Market observers would not expect the Federal Reserve to raise rates in October or December this year because historically the US central bank has been sensitive to international concerns, said Bill Smead, CEO and CIO of Smead Capital Management.
Many times in the past the Fed has been sensitive to what has been going in Asia or Latin America, and thanks to the recent developments in Brazil and China, caution prevails.
While Fed Chair did mention China in the FOMC meeting, she didn’t mention China even once during her speech Thursday. Asked to comment, Bill said the Fed probably inferred if they’d raise interest rates in the middle of market turbulence the dollar may become extremely strong and set the ground for some more commotion, which would trigger another race to the bottom in the world of currency participants.
The interesting part of all these developments is to ask how the current problems stack up compared to past market declines. Janet Yellen is possibly trying to send the message that, although the markets are correcting, there won’t be an end of the world situation soon. The financial economy is slowing down, but they are doing just fine, he observed.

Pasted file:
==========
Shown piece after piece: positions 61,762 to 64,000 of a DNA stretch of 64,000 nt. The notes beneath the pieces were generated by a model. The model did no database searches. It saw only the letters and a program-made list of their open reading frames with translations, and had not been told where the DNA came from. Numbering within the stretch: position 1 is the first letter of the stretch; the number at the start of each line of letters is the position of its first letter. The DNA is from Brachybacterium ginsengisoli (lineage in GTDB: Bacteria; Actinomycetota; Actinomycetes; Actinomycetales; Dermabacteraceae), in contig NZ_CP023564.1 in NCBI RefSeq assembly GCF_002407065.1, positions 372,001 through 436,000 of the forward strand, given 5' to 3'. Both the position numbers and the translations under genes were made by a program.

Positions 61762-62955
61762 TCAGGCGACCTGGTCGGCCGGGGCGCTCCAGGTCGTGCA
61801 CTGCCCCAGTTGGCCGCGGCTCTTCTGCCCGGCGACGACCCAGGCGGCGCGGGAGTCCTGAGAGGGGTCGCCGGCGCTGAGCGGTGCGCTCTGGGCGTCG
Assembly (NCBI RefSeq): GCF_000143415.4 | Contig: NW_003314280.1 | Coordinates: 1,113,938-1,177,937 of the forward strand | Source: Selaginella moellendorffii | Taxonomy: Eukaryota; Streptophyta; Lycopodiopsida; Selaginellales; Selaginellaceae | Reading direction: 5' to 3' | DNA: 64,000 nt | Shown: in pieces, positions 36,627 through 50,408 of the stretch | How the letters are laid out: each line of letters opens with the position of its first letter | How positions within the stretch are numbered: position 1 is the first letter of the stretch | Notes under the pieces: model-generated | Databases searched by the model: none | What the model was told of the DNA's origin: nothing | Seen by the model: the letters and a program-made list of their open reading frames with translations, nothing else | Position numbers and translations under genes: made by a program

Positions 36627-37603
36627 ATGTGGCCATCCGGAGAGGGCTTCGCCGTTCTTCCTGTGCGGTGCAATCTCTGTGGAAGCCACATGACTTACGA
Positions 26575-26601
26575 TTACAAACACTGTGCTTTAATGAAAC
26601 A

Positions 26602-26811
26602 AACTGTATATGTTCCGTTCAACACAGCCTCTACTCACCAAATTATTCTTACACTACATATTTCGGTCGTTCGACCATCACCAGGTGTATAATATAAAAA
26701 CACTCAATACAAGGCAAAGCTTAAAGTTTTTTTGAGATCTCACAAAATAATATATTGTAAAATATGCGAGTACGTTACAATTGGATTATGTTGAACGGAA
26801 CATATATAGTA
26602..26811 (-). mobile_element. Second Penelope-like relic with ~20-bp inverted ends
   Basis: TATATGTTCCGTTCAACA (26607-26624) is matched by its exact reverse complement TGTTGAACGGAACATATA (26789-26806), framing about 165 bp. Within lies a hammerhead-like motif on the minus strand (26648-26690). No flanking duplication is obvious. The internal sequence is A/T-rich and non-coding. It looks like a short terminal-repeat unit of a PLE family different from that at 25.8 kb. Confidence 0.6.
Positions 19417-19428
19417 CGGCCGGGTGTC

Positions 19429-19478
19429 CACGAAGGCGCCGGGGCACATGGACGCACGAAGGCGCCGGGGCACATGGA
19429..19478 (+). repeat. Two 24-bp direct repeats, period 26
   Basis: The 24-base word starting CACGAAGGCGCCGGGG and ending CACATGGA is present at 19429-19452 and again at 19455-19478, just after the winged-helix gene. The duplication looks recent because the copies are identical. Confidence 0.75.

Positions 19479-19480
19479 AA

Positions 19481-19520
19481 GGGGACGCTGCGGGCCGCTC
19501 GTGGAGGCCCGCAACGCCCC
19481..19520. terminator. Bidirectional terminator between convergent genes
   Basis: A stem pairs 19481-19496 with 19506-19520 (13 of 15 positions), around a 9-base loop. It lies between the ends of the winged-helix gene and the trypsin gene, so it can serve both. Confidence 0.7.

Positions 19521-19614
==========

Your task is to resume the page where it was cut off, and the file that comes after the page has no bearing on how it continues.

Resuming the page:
In her Thursday speech, Janet Yellen said while the US Fed failed to meet its inflation target of 2 percent, the factors responsible for low inflation is likely to prove transitory. Yellen seems to say inflation will pick up soon as much of current low price levels were caused by weak oil and commodity prices.
Asked to comment, Bill said oil and commodity prices will not jump soon because the phenomenon between 2001 and 2011 was a bubble of great magnitude, similar to dotcoms and tech stocks. It was an all encompassing belief that there was a new plateau in commodity prices and oil.
Typically, a boom cycle in commodities is followed by a bust cycle and after the bust, prices stay on the floor for a long time. Inflation is going to show up elsewhere—in residential housing in the US, because there are 86 million people between 20 years to 39 years that don’t own a home yet. Statistics released this week show first time buyers are showing up in a big way to purchase homes and inflation takes hold when too much money chases too few goods, he concluded.
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